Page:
Foreign policy pundits have bemoaned the unraveling of the post-World War II international order in recent years, describing threats to the multilateralism and liberalism enshrined in postwar institutions. An often overlooked component of that structure is the global nuclear order, which, like other parts of the postwar system, was created for magnanimous and selfish aims: reducing the dangers of nuclear weapons for all and serving the interests of the world’s most powerful states.

Book Chapter - Routledge

Dim Hope for Disarmament and Approaching Risk of Build-Up

| March 2019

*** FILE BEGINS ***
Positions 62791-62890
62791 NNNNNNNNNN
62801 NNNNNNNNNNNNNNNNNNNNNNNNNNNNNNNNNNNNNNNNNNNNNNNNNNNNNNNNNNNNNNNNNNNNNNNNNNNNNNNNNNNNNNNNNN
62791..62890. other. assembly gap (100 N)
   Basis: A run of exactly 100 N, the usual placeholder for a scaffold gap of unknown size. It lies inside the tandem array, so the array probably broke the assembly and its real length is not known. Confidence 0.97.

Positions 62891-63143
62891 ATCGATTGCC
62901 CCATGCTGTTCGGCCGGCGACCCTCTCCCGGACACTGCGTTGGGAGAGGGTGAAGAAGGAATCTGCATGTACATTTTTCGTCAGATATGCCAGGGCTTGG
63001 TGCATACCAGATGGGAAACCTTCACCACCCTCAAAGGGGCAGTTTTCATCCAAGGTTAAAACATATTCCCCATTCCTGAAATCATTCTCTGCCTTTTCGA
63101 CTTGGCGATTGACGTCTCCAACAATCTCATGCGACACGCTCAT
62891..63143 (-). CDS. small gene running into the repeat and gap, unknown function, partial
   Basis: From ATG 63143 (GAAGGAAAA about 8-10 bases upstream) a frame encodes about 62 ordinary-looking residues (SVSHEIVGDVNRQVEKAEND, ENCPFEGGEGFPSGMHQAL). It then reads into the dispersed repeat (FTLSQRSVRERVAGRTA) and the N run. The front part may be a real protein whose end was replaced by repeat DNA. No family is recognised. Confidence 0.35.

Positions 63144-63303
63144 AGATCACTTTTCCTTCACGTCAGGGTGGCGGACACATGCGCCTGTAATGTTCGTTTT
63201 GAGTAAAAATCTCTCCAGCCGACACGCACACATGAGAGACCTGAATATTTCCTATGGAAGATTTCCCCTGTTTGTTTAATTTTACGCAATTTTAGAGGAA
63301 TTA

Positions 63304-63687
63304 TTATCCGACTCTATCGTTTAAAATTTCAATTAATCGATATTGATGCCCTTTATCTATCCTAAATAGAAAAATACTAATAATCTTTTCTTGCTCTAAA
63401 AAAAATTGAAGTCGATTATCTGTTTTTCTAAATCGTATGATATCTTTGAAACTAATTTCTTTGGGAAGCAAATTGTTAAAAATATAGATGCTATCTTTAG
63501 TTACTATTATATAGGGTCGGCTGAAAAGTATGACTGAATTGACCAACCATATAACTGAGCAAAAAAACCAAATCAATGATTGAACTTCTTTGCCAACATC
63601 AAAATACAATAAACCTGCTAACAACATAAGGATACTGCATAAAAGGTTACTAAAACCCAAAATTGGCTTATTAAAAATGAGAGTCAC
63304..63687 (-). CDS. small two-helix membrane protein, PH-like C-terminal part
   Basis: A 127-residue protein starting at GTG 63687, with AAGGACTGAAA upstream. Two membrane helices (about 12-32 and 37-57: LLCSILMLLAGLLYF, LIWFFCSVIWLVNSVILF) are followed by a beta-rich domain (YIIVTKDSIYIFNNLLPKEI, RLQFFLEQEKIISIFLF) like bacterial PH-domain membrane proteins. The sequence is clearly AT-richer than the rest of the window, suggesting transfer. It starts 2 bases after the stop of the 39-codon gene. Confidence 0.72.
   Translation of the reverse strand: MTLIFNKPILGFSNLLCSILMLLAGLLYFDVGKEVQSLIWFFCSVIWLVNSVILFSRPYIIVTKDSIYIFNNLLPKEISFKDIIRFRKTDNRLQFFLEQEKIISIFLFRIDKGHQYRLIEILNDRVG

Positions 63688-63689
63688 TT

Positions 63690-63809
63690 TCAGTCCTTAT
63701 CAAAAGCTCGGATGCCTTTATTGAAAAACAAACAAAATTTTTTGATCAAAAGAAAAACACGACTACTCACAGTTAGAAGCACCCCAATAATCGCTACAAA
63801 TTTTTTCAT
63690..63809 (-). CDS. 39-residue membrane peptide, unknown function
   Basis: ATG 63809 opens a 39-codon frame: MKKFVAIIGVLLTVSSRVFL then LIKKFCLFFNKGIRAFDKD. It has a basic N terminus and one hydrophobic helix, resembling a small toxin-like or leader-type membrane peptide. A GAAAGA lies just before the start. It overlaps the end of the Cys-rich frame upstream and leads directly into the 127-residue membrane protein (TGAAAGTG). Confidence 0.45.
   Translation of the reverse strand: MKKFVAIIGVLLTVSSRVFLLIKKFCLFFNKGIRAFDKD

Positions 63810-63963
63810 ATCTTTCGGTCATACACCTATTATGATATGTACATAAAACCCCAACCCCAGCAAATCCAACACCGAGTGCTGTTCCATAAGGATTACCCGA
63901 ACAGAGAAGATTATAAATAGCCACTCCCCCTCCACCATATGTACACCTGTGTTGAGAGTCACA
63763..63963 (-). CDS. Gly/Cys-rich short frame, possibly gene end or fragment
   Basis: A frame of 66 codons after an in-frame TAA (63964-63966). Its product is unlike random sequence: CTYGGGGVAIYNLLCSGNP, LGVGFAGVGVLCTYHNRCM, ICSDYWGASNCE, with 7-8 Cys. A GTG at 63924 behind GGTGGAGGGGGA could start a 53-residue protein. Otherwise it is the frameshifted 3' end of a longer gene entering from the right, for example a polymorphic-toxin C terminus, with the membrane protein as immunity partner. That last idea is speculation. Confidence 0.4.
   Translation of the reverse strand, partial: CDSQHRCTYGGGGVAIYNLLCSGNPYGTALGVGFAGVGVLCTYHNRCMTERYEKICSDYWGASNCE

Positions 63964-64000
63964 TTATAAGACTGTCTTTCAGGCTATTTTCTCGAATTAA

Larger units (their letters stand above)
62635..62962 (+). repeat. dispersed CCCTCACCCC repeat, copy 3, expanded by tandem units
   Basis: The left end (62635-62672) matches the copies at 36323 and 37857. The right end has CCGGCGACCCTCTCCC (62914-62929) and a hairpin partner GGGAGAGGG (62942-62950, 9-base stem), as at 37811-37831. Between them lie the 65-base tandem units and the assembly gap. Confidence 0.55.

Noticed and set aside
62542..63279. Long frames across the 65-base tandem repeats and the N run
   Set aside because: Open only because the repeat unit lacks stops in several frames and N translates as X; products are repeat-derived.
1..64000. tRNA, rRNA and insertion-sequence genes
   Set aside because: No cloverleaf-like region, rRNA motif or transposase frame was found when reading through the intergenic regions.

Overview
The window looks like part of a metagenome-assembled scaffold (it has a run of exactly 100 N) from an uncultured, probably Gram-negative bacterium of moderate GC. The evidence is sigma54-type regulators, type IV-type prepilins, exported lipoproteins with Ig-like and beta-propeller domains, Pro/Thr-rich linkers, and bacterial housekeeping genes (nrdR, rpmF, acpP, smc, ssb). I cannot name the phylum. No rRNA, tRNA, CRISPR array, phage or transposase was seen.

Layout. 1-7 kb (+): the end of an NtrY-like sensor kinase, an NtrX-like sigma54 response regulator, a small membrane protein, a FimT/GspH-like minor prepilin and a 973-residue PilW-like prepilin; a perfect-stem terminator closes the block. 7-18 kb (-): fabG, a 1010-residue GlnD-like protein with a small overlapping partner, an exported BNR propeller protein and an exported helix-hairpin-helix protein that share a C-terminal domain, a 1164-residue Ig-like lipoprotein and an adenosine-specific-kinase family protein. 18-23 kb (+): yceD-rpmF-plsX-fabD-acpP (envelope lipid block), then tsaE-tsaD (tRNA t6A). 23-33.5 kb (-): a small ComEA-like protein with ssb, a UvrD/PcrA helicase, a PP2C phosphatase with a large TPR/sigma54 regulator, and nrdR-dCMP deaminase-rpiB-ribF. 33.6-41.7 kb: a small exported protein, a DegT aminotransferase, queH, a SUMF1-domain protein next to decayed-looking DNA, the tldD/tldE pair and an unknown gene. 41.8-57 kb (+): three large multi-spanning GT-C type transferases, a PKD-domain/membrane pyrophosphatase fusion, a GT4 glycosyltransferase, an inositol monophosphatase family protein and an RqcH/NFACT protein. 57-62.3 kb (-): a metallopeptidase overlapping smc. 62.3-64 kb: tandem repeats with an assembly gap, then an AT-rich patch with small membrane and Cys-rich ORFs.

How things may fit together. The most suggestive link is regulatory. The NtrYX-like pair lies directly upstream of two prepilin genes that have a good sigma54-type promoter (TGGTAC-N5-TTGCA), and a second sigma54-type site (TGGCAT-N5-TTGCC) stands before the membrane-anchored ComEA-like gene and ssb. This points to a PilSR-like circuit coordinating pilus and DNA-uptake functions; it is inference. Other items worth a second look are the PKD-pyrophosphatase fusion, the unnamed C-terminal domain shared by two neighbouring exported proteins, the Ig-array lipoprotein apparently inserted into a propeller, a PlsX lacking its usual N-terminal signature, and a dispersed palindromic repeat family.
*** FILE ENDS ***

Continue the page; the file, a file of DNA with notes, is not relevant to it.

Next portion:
Further nuclear reduction under the current regimes seems unlikely. The US argues that Russia has violated the INF Treaty by developing and deploying a land-based cruise missile. Russia also makes the accusation that the Aegis Ashore missile defense system in Europe, capable of launching cruise missiles, has violated the INF. Furthermore, President Trump has repeatedly expressed his unwillingness to extend the New START Treaty for five more years after it expires in February 2021. The US-Russia bilateral disarmament process seems to have terminated. There have been some signs of nuclear build-up. The new US Nuclear Posture Review emphasizes the role of nuclear weapons while de-emphasizing strategic stability, reduces the threshold for nuclear use and calls for developing new low-yield SLBM and sea-launched cruise missiles. America’s nuclear policy might stimulate Russia and China to build new nuclear capabilities. North Korea’s advances in nuclear and long-range missile programs justify Washington’s investment in homeland missile defense, which in turn undermines China and Russia’s nuclear retaliatory capability and might result in a defense-offense arms race.